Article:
Canada's Holy Grail
Lord Stanley's Political Motivation to Donate the Stanley Cup
In 1892, Lord Frederick Arthur Stanley donated the Dominion Hockey Challenge Cup – later known as the Stanley Cup – to crown the first Canadian hockey champions.
Canada’s Holy Grail documents Lord Stanley’s personal politics, his desire to affect Canadian nationality and unity, and the larger transformations in Anglo-liberal political thought at the time. This book posits that the Stanley Cup fit directly within Anglo-American traditions of using sport to promote ideas of the national, and the donation of the cup occurred at a moment in history when Canadian nationalists needed identifying symbols. Jordan B. Goldstein asserts that only with a transformation in Anglo-liberal thought could the state legitimately act through culture to affect national identity.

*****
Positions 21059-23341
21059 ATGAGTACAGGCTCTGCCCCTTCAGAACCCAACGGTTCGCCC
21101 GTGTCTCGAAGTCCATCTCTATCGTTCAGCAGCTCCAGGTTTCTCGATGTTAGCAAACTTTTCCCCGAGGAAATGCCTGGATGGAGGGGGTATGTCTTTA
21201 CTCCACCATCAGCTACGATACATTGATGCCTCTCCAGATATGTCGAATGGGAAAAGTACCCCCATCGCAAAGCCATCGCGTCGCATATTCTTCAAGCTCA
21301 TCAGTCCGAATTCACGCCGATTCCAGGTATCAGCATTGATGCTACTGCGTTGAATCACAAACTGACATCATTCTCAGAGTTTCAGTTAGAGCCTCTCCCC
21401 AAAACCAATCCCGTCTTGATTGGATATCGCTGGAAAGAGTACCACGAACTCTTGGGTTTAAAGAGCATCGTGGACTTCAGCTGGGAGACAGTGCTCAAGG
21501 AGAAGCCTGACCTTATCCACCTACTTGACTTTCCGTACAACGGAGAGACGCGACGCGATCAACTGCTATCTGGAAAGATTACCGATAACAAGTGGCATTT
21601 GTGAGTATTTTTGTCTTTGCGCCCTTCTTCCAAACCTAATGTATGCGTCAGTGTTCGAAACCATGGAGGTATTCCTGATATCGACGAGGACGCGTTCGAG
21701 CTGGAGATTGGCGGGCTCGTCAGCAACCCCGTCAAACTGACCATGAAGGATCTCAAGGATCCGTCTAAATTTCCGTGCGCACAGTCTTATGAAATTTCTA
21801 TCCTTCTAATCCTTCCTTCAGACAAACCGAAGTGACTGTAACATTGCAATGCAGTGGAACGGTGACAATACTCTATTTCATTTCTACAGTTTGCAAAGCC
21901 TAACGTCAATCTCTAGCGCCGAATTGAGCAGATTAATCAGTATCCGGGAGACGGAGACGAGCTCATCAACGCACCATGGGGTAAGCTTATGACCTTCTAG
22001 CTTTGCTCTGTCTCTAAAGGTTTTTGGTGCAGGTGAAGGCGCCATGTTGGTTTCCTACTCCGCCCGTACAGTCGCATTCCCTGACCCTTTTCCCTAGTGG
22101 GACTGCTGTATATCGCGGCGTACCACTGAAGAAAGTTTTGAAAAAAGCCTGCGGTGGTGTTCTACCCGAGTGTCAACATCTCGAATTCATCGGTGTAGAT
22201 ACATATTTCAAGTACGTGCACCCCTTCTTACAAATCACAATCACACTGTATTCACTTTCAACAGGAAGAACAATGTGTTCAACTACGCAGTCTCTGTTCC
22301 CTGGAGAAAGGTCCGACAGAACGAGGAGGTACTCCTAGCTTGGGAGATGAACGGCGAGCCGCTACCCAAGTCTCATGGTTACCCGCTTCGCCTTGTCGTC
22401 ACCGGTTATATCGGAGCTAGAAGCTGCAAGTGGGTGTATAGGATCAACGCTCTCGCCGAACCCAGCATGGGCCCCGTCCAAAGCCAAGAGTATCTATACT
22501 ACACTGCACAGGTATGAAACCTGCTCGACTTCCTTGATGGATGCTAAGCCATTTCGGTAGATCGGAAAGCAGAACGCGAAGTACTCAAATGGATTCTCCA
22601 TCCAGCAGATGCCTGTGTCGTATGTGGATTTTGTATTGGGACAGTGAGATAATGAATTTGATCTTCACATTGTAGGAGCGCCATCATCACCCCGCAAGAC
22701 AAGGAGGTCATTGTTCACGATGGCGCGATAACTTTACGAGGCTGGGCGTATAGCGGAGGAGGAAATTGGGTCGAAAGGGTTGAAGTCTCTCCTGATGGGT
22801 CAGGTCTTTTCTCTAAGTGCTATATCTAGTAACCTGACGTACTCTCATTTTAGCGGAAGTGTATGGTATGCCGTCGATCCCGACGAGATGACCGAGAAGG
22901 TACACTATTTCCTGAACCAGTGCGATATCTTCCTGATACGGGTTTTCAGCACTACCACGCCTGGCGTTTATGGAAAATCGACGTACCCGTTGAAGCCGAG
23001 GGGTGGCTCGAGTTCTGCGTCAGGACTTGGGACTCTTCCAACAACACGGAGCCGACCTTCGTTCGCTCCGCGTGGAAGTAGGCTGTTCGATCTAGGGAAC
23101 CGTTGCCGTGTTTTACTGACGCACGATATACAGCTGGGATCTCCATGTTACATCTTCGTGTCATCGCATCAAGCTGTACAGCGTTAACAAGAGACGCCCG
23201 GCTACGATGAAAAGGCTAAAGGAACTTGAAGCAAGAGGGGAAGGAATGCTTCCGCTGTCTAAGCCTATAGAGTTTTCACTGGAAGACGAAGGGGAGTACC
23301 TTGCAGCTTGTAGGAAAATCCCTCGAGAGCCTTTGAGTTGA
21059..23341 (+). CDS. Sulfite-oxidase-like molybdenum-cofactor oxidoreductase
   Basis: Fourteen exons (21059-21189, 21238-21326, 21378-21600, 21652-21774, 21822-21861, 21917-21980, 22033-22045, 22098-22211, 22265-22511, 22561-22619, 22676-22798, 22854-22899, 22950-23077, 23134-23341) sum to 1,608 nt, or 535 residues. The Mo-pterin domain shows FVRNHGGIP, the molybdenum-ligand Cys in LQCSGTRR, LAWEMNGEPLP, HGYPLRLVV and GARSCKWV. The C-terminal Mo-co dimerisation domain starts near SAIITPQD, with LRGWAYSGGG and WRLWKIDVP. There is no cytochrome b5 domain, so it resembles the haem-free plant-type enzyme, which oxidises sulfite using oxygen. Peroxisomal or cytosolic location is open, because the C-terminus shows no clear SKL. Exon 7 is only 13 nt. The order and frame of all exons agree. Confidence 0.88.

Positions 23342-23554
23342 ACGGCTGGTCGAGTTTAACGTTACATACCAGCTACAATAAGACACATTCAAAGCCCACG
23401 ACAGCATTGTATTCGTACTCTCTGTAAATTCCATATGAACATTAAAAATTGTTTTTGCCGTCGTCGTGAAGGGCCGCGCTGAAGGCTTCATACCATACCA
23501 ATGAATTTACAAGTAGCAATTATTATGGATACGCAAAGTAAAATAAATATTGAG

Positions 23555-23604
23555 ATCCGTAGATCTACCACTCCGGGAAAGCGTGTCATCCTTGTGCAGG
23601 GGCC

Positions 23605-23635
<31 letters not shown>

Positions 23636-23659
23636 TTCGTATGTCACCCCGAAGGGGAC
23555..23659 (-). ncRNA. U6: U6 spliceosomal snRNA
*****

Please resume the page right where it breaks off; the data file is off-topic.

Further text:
Drawing on primary source documentation from Lord Stanley’s archives, as well as statements by politicians and hockey enthusiasts, Canada’s Holy Grail integrates political thought into the realm of sport history through the discussion of a championship trophy that still stands as one of the most well-known and recognized Canadian national symbols.